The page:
Previously we were working only on crops, but after 1998 we started working on all genetic resources – we work on plant, animal and land biodiversity, we’re involved in eco-system management, research and we also look after any legal issues and international agreements to do with biodiversity.

A large part of our work is managing the gene bank. There are only twelve in the world – there’s one in Russia, South and Central America – and ours in Addis Ababa is the only gene bank in Africa. Currently, we hold about 62, 000 accessions of more than 300 plant species which we’ve obtained through collection, repatriation and donations.

We’re now in the process of setting up a new seed bank in Fiche. The Ethiopian government is fully committed, but it is a problem for our Institute to secure the land for the new bank- we have been trying to get land for 10 years now. When we have it -we will duplicate what we have in Addis and be able to safeguard everything. This is important because, in a country like Ethiopia, where so many people depend on subsistence farming – seed security is food security. Biodiveristy is life.

Drying seeds at the gene bank in Addis Ababa.


“The rain doesn’t come on time anymore. After we plant, the rain stops just as our crops start to grow. And it begins to rain after the crops have already been ruined,” Sefya Funge, a farmer in Adamitullu Jiddo Kombolcha district in Ethiopia told Oxfam.

Q: Is climate change being felt in Ethiopia?

A: Yes, climate change is affecting the rainfall pattern and temperature in Ethiopia, and because so many people rely on the land, people are noticing change very much. Previously, the rainfall pattern was continuous, and reliable but nowadays no; all of a sudden it’ll rain, then it’ll dry again, and sometimes it’s too much and then there’s flooding and the people are not prepared for that.

Many areas have been removed of any vegetation, so now when there is rainfall, it’ll be converted into flood. Ethiopia is now most exposed to disaster, to rainfall patterns – the other thing is temperature that is unreliable and affects crops, especially in the lowland areas.

Desertification is also a problem and the govt is trying to combat desertification in the Afar, Somali and tigray regions.  In the last ten years the Ethiopian government has been working with the World Food Program for land rehabilitation. We have to look at many areas and change the livelihood and customs of many people, mostly Tigray, so that we can get springs to come back to life, to get money to collect rain water and use it for growing new vegetables in those regions so people can eat.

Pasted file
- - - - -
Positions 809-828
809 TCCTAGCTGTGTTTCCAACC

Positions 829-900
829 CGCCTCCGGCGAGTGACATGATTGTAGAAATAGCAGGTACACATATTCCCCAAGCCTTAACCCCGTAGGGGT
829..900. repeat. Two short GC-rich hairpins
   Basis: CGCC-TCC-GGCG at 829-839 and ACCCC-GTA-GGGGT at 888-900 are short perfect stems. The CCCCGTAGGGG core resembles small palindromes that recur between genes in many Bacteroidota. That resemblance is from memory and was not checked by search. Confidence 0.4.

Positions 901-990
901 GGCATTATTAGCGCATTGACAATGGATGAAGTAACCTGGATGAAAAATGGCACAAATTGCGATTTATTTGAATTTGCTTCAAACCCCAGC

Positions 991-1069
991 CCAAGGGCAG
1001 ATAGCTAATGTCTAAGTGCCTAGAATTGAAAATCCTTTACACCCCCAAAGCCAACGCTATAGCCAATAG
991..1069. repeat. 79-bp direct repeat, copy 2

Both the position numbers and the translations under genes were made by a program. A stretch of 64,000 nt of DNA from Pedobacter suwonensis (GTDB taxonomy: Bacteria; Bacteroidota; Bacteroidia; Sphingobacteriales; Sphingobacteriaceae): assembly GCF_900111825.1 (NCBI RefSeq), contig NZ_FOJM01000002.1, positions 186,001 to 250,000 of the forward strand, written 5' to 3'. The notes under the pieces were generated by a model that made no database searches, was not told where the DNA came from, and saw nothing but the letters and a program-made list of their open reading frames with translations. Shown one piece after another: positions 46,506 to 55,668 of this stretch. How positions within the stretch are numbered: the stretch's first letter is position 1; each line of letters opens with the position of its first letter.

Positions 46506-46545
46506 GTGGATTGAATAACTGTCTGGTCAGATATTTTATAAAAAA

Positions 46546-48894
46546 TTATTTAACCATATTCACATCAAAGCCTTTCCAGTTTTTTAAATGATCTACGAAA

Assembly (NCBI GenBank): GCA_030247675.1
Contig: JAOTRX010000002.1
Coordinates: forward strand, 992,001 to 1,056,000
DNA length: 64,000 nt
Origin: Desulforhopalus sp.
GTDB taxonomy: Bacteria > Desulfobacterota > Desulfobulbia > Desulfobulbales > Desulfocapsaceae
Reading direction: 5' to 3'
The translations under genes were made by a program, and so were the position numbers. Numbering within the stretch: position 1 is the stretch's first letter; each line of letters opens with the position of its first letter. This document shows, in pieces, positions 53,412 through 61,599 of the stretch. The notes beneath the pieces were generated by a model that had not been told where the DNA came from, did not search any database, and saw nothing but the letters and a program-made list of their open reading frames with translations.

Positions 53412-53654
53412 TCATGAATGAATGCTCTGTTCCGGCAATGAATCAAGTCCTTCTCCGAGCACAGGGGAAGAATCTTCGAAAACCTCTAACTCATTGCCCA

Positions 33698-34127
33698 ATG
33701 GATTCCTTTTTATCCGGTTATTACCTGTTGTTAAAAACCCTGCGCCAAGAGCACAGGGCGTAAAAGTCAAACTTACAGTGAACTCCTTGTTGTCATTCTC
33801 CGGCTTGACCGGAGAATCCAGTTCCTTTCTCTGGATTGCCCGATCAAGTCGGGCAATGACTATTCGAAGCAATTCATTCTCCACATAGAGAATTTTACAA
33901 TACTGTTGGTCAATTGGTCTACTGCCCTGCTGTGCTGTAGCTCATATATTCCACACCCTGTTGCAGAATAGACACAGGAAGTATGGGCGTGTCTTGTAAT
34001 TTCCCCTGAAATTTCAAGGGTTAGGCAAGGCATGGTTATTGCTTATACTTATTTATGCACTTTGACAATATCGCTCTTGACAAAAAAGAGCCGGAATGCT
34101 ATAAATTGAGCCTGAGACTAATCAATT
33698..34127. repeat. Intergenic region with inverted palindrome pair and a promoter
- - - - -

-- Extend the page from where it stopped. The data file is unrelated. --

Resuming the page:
Q: You were at the UN convention on Climate Change in Cancun last year. Was Cancun a success from Ethiopia’s perspective?

A: Well they were negotiating. What they agreed upon is to reach a decision next year. But most of these things are coming together slowly. What our prime minister said was that we have to accept what they’ve agreed, especially the developed countries, because there is no universal justice on this. Even after they agree they never give the support needed, especially when they have done the damage. He said it’s better to have what they give and then continue to negotiate. Some say it is totally unacceptable and we should walk out. He’s saying ‘No, we don’t have to walk out, we have to be there to have a voice and to continue negotiating.’


Q: Why do you think a project researching herbal medicine in Ethiopia is important?

A: Well there is always development and development is good for the livelihood of a community but in the meantime we are losing some important aspects of what the community lives by. So it’s good to look at what’s there, and in danger of being lost, and to have this on record for the future.

Most Ethiopians rely on traditional medicine for their families and their livestock (80%) and this is mostly wild medicinal plants. But medicinal plant diversity is being depleted and indigenous knowledge of the conservation and use of the plants is disappearing.

A lot of research has been done on plants from the most remote tribes and corners of Ethiopia, and that is important, but not much has been done in the more populated places, which are actually changing faster. The herbs and the knowledge being recorded here actually have a wider application – they will benefit more people.

Dr. Tesfaye pressing herbs in Fiche.


Dr. Tesfaye is head of the Ethiopian Institute of Biodiversity Conservation’s seed bank.